Naturally, the roll pin broke off while being removed. (Please note the use of the passive voice here. It sounds better then the more correct active voice version "I broke the roll pin". Which, to be honest, is exactly what happened. Hint: pull, don't bend.)

It can't be drilled out (hardened steel), and it's in a blind hole, so I can't push it out from the other side. Sometimes I hate learning.



 All taken apart, and now featuring two new problems to fix. Remember, this is not a reproduced part! I must fix this or start shopping for golf clubs!



Dirty drag link. I hate you.


Clean drag link. I hate you less, but you're useless to me until I get you fixed on both ends.


Here's the rare 1-inch sector pitman arm, covered in crud. Also not reproduced as far as I can tell.


Cleaning it off reveals the part number, C4ZA-3590-A; good news, it's supposed to be here.


To fix the groove that was cut that I cut into the surface of the drag link / idler arm interface, I decided to fill it with JB Weld and sand it to match the rounded contour of the shaft.


This worked out surprisingly well. The surface is very smooth now, ready for use, and shouldn't chew up the new idler arm that mounts to it.

The final solution for the broken roll pin? I took the link down to my favorite machine shop and had them drill a new hole in line with the old one. Here the manual steering adapter is in place. The roll pin simply has to be somewhere along that groove to work. I screwed the adapter on the end of the link (2 turns off the last thread per the instructions) and drove in the roll pin with a punch. 

And only then did I realize I had forgotten to put the clamp on before all this, thus complicating my life again. >face-palm<


All the parts are fixed, painted, and ready to go. Note the Manual Steering adapter shown here on the drag link where the power steering control valve used to go.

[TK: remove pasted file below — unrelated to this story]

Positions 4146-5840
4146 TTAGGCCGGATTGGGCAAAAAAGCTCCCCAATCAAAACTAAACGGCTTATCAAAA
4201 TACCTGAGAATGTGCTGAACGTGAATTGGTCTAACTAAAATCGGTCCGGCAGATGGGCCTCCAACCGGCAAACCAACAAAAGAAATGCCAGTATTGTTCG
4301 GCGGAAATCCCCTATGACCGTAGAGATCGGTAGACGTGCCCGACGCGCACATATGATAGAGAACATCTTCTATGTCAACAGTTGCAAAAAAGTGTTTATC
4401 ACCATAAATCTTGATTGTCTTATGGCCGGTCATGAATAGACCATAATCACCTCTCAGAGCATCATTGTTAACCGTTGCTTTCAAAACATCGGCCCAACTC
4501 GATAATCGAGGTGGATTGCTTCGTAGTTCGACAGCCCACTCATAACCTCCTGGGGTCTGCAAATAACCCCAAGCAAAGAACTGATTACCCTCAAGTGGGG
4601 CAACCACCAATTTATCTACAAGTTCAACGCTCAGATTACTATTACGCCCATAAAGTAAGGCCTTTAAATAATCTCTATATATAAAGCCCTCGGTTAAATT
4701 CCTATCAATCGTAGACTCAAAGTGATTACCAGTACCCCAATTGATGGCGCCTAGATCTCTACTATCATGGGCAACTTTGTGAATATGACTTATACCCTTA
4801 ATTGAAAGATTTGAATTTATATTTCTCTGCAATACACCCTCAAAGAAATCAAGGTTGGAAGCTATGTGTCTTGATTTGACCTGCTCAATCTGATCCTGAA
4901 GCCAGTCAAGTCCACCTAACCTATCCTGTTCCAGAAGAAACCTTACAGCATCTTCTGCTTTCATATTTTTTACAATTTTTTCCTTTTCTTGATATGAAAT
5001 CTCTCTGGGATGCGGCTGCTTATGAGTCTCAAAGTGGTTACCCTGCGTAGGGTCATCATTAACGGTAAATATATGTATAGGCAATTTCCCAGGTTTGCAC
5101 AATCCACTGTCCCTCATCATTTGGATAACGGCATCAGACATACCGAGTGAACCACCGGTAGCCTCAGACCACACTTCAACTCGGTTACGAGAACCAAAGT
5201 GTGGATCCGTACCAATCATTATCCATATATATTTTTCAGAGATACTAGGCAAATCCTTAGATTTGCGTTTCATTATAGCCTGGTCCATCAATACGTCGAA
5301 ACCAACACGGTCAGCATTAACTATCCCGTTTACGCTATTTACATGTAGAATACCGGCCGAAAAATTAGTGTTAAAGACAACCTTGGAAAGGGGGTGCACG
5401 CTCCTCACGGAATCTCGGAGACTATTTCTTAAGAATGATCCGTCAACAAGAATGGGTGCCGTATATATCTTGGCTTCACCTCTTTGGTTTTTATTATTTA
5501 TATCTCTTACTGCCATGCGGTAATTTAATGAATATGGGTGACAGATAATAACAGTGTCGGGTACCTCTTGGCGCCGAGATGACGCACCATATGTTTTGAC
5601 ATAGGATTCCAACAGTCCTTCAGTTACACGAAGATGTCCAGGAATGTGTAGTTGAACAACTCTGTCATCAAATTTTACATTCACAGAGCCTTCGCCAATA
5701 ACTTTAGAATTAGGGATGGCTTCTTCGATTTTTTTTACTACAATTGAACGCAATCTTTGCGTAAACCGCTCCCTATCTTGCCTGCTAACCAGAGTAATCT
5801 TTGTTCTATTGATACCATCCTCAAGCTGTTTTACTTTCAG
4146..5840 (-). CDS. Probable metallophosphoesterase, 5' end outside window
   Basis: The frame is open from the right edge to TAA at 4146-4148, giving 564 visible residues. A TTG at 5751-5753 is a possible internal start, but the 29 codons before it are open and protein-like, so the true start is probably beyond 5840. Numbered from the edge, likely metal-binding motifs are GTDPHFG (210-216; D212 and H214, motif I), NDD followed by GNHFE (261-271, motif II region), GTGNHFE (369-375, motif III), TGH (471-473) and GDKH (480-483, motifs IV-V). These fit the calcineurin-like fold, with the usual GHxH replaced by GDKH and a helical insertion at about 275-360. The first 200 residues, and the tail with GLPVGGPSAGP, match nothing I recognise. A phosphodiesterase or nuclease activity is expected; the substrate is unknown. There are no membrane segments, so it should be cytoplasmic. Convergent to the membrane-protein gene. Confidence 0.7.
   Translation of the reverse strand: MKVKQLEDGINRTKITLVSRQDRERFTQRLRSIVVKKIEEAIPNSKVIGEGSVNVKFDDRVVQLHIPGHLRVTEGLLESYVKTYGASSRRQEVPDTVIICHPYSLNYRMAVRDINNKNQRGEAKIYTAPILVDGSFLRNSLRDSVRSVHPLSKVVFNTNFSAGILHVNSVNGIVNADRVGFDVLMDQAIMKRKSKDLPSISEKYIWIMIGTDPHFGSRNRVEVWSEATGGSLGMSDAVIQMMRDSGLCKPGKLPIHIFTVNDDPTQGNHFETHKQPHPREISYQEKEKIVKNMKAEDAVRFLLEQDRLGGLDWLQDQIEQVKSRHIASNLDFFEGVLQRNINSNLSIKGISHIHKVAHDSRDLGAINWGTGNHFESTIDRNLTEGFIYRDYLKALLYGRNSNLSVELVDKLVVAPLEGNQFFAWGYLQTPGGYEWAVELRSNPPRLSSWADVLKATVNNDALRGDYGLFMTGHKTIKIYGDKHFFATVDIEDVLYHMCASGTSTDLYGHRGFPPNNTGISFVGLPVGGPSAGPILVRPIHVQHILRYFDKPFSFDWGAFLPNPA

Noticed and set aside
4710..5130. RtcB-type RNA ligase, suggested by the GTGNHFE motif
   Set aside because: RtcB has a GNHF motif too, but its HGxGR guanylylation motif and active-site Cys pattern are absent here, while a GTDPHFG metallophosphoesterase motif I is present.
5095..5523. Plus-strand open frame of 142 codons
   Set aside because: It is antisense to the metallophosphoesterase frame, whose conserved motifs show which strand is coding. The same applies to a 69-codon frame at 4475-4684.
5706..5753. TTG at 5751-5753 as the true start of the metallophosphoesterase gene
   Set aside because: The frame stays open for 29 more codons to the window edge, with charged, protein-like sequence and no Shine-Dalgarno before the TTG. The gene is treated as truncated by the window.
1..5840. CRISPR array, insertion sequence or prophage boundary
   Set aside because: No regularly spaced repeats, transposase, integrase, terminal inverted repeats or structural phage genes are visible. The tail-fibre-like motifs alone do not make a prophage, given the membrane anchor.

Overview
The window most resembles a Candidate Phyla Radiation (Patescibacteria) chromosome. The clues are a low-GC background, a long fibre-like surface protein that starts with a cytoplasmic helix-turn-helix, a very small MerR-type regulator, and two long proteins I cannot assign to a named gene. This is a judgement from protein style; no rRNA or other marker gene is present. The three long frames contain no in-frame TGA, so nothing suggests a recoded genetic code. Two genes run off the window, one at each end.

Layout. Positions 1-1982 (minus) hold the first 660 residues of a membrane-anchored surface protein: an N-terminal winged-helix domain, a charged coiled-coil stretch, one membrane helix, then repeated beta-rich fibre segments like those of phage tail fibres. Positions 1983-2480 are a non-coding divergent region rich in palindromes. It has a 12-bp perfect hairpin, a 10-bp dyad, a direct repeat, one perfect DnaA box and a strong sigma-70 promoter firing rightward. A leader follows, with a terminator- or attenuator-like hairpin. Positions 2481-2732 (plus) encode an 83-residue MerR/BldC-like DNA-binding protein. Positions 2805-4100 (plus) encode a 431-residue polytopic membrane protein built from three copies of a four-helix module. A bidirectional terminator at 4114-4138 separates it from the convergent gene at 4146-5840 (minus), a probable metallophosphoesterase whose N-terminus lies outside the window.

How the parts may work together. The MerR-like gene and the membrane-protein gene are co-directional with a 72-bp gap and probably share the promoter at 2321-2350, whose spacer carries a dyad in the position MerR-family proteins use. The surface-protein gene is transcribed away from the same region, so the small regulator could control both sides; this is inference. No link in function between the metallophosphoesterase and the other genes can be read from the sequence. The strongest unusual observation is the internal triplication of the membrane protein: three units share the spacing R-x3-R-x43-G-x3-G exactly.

New idler arm - this one is a version from Opentracker Racing Parts with roller bearings instead of the stock rubber bushings.


Steering box mounted, and pitman arm installed on the sector shaft on the bottom. For the record, the nut that secures the pitman arm to the steering box has the highest torque value of anything I've seen so far on the car: 150-225 ft. lbs.

Here's the manual steering adapter as installed. Apparently, the adapter was first used on early Corvette's as a way to to bypass the power steering for track days. Mustangs and Corvettes shared a similar power steering setup, so the adapter works here as well. 


Tie rod ends connecting the drag link to the spindles. 



The sleeves that connect the inner and outer tie rods together are one of the steering alignment adjustments. My old settings were based on bent parts and a bent frame rail, so I'm starting from scratch and putting them at a 'best guess' setting.



Here's the final setup. There are some grease fittings to fill and the wheels will still need to be aligned later, but for the most part, it's done.

Astute readers will note that without a steering column and wheel, it's not really done. I'd ask the astute readers to keep their collective criticisms to themselves. I'm working on it.


Much improved over where we started!

Tips and tricks:
1. Respect the roll pin. It will ruin your day if you let it.
2. Don't apply all 150 foot-pounds of torque to the steering box internals. Use a block of wood to brace the spindle to the strut rod. This way, the wood takes the force, not the steering box.


Comments

Anonymous said…
Hi ,I am in England with a 67 coupe ,love your blog , can you tell me what the Manual Steering adapter is called and where to get one please .Many thanks Jez
Adam said…
Search for "67 mustang manual steering adapter" and you'll see what I'm talking about. I got mine from NPD on sale during Christmas a while back, but most of the major parts suppliers carry it.